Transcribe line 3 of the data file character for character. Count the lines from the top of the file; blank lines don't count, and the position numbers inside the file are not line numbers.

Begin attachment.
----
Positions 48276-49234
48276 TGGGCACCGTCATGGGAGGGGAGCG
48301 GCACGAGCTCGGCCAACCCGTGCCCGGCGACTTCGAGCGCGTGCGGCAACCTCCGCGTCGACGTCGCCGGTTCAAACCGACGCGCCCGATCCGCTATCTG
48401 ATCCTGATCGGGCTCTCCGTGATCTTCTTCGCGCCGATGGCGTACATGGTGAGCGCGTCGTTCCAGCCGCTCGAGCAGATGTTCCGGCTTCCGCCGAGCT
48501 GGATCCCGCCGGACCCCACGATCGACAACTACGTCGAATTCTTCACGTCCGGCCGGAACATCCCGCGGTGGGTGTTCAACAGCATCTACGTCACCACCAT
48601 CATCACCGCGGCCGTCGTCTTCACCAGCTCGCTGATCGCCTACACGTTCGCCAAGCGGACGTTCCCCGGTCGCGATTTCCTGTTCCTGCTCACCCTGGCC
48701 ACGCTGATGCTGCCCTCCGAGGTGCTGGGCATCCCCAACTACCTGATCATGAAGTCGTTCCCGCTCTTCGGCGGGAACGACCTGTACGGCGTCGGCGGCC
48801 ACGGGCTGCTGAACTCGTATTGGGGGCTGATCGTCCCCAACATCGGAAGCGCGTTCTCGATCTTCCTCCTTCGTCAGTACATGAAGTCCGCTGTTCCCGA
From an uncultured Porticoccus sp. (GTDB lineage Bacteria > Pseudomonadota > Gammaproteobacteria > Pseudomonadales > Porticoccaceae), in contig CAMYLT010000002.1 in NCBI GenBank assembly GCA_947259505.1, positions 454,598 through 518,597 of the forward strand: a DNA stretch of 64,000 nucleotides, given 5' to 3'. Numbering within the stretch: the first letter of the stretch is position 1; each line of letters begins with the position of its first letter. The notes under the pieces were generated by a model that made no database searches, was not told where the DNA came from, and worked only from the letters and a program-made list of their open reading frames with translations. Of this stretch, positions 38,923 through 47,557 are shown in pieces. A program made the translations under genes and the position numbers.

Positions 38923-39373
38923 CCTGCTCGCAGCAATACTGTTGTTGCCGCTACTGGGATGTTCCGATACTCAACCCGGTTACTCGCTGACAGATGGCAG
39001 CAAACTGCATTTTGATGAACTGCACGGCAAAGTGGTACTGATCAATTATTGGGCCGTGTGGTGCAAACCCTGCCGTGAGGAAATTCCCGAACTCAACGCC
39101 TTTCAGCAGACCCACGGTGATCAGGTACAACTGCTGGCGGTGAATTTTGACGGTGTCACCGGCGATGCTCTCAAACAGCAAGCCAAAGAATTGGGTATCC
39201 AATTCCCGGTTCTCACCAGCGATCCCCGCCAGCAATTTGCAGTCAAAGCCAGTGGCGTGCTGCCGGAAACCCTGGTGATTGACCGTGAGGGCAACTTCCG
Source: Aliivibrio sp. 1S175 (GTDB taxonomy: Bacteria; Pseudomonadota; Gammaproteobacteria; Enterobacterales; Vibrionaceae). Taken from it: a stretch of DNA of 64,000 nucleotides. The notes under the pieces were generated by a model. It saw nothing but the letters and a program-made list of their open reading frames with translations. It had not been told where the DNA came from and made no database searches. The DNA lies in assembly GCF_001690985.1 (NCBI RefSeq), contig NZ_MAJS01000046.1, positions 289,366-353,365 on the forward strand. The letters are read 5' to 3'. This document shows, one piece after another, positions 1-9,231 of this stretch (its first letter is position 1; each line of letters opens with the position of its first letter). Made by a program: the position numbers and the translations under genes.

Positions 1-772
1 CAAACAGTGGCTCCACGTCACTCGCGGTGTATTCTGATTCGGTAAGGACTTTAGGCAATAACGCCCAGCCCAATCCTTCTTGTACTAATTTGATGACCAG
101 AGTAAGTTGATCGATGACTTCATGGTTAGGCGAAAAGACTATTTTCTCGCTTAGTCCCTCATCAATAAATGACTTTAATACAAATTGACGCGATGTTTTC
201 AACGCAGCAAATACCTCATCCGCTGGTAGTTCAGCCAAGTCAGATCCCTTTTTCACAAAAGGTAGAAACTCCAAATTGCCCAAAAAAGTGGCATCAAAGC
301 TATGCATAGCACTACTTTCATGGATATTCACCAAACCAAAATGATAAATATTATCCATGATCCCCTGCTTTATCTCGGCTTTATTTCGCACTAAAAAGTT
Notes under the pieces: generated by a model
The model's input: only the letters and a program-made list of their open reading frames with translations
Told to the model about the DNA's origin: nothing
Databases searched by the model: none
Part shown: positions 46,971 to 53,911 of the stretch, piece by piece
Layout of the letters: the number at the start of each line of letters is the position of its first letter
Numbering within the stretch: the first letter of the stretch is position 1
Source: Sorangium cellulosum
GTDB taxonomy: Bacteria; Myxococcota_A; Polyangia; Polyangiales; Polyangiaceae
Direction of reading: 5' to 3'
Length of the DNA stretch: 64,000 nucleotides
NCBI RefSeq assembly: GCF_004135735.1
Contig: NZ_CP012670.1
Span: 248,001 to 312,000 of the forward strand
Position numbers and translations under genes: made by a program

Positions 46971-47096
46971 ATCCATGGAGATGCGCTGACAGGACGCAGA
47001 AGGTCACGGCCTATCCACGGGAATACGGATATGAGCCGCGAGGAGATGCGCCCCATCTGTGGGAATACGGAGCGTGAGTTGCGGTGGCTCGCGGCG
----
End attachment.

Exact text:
48301 GCACGAGCTCGGCCAACCCGTGCCCGGCGACTTCGAGCGCGTGCGGCAACCTCCGCGTCGACGTCGCCGGTTCAAACCGACGCGCCCGATCCGCTATCTG